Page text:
Wanted: Hackers for hire. Or in British government parlance: "Committed and responsible individuals who have the potential to carry out computer network operations to keep the U.K. safe."
So reads a May 12 advertisement from Britain's Government Communications Headquarters. The signals-intelligence agency says in a statement that "this is the first time that GCHQ has openly recruited for Computer Network Operations Specialists."
Cyber-intelligence specialists might need to develop software to access the computers of a terrorist group, or carry out operations to retrieve vital online clues about the location and identity of members of an organized crime ring.
The agency notes that the job can include both cybersecurity and "cyber-intelligence" responsibilities. "In cybersecurity, operations specialists may find themselves working in a team detecting and preventing attempts to attack the critical national infrastructure, or seeking to defend government systems against criminals seeking to steal information, identities or money," it says. "Cyber-intelligence specialists might need to develop software to access the computers of a terrorist group, or carry out operations to retrieve vital online clues about the location and identity of members of an organized crime ring."
GCHQ appears to regularly assist with law enforcement operations, such as the 2014 disruption of the Shylock botnet, which was led by the U.K.'s National Crime Agency. GCHQ, however, has typically kept a low public profile.
But the head of GCHQ, Robert Hannigan, upon taking office late last year, broke with tradition by making highly public statements, which in his case involved excoriating U.S. social networks for serving - unintentionally or not - as "the command-and-control networks of choice for terrorists and criminals." There's been no word yet on his perspective on webmail, telephone or mobile telephony providers.
GCHQ, meanwhile, has been criticized by privacy rights groups for serving as the British command-and-control network for mass surveillance. The news of the GCHQ job listing - and starting salary of about Â£28,000 ($44,000) - led former LulzSec member Mustafa Al-Bassam to quip that would-be candidates could earn more if they took a position at the civil-rights group Privacy International.
GCHQ earned the ire of many Europeans after reports tied it - and the U.S. National Security Agency - to the hack of both Belgian telecommunications provider Belgacom and the European Parliament (see Espionage Malware Alert Sounded).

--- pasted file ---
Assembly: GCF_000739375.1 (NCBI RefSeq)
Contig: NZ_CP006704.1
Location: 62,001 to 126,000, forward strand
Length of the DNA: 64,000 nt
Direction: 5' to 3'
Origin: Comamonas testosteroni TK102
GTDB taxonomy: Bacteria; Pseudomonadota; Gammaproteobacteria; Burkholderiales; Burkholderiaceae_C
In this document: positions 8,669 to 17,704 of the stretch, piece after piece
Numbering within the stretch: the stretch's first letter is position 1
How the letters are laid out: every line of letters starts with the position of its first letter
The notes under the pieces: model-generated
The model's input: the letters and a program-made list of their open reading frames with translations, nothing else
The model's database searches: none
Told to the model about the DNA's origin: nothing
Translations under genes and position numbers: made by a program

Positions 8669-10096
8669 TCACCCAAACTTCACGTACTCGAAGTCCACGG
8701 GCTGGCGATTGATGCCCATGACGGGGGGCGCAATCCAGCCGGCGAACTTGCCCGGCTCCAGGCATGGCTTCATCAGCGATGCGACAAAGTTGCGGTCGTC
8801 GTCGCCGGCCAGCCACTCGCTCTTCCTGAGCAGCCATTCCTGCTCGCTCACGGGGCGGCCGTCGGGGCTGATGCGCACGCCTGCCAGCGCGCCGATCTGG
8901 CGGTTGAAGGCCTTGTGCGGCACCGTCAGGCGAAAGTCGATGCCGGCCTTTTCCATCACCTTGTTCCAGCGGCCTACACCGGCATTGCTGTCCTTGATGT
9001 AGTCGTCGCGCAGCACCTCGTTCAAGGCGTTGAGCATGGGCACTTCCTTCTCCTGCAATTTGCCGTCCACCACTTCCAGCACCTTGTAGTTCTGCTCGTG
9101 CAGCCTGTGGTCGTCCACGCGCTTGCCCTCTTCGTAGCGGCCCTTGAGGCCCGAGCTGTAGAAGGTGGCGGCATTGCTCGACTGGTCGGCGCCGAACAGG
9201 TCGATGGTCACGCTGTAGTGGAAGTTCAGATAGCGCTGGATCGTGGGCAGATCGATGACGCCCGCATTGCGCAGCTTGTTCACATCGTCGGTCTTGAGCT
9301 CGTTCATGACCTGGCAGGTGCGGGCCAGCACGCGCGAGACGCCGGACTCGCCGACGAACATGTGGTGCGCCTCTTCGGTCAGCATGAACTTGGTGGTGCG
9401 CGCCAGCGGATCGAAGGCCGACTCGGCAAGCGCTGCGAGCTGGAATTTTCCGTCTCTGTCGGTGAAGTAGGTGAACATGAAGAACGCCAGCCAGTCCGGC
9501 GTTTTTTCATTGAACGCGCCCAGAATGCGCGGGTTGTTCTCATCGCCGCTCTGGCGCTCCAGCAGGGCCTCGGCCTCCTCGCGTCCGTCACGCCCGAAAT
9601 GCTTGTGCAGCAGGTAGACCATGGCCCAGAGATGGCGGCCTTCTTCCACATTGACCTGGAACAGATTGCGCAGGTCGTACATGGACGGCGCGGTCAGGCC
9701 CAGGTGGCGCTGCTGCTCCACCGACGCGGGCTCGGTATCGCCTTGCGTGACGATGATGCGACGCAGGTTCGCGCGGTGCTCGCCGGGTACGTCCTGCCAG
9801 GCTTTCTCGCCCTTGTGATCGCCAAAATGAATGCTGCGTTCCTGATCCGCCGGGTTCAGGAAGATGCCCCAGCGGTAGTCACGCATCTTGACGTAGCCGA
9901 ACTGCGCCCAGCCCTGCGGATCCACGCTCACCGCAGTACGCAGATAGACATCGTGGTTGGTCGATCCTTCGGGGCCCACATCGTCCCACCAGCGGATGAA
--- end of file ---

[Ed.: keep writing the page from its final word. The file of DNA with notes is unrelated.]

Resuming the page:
Responding to the job listing via Twitter, Virus Bulletin editor Martijn Grooten quipped: "Must speak fluent Belgian. Ability to offend considered a plus."
Legal Rethink Due
GCHQ insists - via the job listing - that it complies with "strict legal controls, safeguards and requirements," although a Parliamentary committee has said that those surveillance laws are opaque and overdue for a rewrite.
The European Court of Human Rights, furthermore, has ruled that bulk data collection - of the type practiced by the U.K. under recent Labor, Tory and Lib Dem administrations - violates Europeans' human rights, and that EU governments must restrict themselves to targeted surveillance. But Britain's recent coalition government continued the practice, and the country's new Conservative administration has signaled its intention to scrap the EU Human Rights Act in favor of a new British Bill of Rights that would make it easier for Britain to opt out of EU court decisions.
Intelligence Jobs Warning
Regardless of how the surveillance question develops, any would-be GCHQ applicants would do well to heed the work of Transparency Toolkit founder M.C McGrath, who has been using "big data" techniques to review LinkedIn profiles. To date, he has gathered more than 27,000 resumes of people who appear to work as contractors for intelligence agencies, based on the fact that their resumes list such skills as NSA's formerly top secret XKeyscore program. McGrath has assembled that information into the ICWatch database, searchable by name, company, location and skills.
University of Surrey computer science professor Alan Woodward tells me that intelligence analysts and contractors need to beware how they advertise their skills. "The big concern is ... that rank-and-file workers in the intelligence community could be put at risk," he says.